HOUSTON (AP) — The Texas Supreme Court said Friday the state can't take over private beachfront land when storms leave houses on sand after washing away coastal plants, long considered the line between public and private property.
The ruling could end a decades-long dispute that resurfaced after each hurricane washed some of the Texas Gulf Coast back into the water.
The state had argued it could condemn the land, saying the homes were now on a "public beach" and had to be made accessible under a law guaranteeing public access to sandy beaches.
However, the Supreme Court said condemning the beachfront land violates the rights of property owners.
"This is a big victory," said J. David Breemer, the attorney who represented property owner Carol Severance. "For 30 years, the state is telling everybody the vegetation draws the public beach line. Not anymore."
The Supreme Court will hand its 6-2 opinion to the New Orleans-based 5th U.S. Circuit Court of Appeals to make a final ruling.
Texas Land Commissioner Jerry Patterson, who was named in Severance's lawsuit and has been a proponent of the public beach laws used to condemn lands after storms, said his office is still studying the ruling.
"We really don't know what it means or what the net result will be," Patterson said.
The six judges who formed the majority opinion drew from laws and deals dating back to the 19th century, when Texas was a republic. At that time, the court said, the republic agreed that land on Galveston Island's West Beach could be owned by private people. When Texas became a state, it recognized those beachfront deals, guaranteeing the landowners the protection afforded private property owners. .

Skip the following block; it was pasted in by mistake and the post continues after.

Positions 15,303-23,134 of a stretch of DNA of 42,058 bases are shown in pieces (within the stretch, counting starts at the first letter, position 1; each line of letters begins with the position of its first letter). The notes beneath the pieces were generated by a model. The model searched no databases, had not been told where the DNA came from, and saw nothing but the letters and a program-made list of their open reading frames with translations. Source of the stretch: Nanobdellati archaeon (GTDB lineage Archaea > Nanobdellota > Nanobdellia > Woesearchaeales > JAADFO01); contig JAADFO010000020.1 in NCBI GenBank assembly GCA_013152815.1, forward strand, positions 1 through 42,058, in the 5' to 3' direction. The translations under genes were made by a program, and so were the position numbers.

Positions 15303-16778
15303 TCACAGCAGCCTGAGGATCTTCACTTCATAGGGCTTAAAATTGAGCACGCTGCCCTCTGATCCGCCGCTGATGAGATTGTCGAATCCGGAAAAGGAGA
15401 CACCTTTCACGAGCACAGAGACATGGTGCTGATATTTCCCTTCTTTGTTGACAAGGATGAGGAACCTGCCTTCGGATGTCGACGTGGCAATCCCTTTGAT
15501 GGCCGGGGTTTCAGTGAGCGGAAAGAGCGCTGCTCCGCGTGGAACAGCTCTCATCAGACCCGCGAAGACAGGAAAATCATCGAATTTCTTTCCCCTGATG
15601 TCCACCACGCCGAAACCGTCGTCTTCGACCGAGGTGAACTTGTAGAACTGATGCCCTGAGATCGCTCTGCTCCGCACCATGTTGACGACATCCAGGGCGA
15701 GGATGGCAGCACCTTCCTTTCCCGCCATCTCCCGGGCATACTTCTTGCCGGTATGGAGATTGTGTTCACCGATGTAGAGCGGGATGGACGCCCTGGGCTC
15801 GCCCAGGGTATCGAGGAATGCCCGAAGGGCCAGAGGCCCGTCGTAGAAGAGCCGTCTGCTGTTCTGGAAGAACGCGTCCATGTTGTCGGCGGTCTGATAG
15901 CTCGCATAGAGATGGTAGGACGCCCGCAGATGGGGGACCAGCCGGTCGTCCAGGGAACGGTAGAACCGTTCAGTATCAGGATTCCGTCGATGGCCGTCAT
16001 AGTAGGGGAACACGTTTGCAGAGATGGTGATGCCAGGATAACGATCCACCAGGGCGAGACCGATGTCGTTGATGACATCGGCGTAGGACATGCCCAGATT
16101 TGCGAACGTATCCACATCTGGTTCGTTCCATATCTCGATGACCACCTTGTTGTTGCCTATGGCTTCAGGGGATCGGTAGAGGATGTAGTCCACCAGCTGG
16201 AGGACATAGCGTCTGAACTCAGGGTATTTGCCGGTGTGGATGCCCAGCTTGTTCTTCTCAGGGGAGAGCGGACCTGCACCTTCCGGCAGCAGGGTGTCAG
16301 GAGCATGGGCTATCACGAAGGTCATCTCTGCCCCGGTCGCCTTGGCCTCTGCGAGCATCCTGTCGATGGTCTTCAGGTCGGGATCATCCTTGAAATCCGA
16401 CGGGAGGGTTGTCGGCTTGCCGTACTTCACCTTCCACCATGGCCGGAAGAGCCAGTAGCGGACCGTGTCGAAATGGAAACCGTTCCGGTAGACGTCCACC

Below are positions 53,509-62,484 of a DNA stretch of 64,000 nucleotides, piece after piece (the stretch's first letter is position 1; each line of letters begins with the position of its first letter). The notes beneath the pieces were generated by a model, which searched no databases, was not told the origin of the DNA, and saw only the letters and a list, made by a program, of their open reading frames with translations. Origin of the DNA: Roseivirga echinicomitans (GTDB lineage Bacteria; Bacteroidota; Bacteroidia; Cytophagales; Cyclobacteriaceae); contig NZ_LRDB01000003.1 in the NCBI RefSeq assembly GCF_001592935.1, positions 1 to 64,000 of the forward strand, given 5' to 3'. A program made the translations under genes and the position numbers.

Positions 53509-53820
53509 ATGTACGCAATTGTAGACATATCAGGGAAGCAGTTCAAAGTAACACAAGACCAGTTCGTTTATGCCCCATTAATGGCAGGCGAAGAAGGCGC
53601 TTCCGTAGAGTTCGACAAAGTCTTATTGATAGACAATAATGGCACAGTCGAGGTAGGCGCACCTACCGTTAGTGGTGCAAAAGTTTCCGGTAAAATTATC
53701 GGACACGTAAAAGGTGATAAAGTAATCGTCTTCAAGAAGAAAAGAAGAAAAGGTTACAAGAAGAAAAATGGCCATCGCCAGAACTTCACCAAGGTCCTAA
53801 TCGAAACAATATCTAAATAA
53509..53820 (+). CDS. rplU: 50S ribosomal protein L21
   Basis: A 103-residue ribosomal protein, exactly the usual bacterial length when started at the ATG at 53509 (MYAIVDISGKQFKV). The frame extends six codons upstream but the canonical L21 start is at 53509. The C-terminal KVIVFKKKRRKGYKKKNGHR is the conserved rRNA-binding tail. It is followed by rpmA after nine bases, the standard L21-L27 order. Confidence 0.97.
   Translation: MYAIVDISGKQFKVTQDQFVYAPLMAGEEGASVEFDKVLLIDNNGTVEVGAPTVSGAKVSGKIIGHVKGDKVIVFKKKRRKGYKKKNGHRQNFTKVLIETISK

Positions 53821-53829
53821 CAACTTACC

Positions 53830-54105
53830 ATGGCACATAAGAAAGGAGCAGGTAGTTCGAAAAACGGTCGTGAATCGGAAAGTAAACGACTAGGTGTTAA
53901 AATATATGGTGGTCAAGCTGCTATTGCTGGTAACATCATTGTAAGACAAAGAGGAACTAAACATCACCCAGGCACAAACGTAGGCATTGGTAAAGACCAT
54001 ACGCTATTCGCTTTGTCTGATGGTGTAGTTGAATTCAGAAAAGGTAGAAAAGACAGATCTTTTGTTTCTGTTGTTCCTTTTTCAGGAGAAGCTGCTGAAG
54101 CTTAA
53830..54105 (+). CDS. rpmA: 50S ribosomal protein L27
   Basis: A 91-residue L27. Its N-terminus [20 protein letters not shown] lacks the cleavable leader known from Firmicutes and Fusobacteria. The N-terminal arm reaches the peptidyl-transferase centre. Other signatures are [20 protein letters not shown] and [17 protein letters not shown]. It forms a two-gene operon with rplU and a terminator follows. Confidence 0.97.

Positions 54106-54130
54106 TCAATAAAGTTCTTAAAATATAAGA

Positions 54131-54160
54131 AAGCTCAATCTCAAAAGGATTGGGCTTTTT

Hurricane Rita's winds and rain pounded the Texas shoreline in 2005, leaving Severance's home along a sandy coast. The state insisted her land was now a public beach and ordered her to demolish the structure. Later, it offered her $40,000 if she removed the home according to the state's timeline.
Severance filed suit against the state, arguing the move to take away her land without offering her fair compensation violated her constitutional rights. She also argued the risk she took when she bought a beachfront property was that the home could suddenly be washed away, not that if erosion left her yards within a sandy coast that the state could take her land.
The court agreed with her argument, saying "losing property to the public trust as it becomes part of the wet beach or submerged under the ocean is an ordinary hazard of ownership for coastal property owners" but "it is far less reasonable" to change an owner's rights to land based on gradual, natural beachfront erosion.
"On the one hand, the public has an important interest in the enjoyment of Texas' public beaches," wrote Justice Dale Wainwright. "But on the other hand, the right to exclude others from privately owned realty is among the most valuable and fundamental rights possessed by private property owners."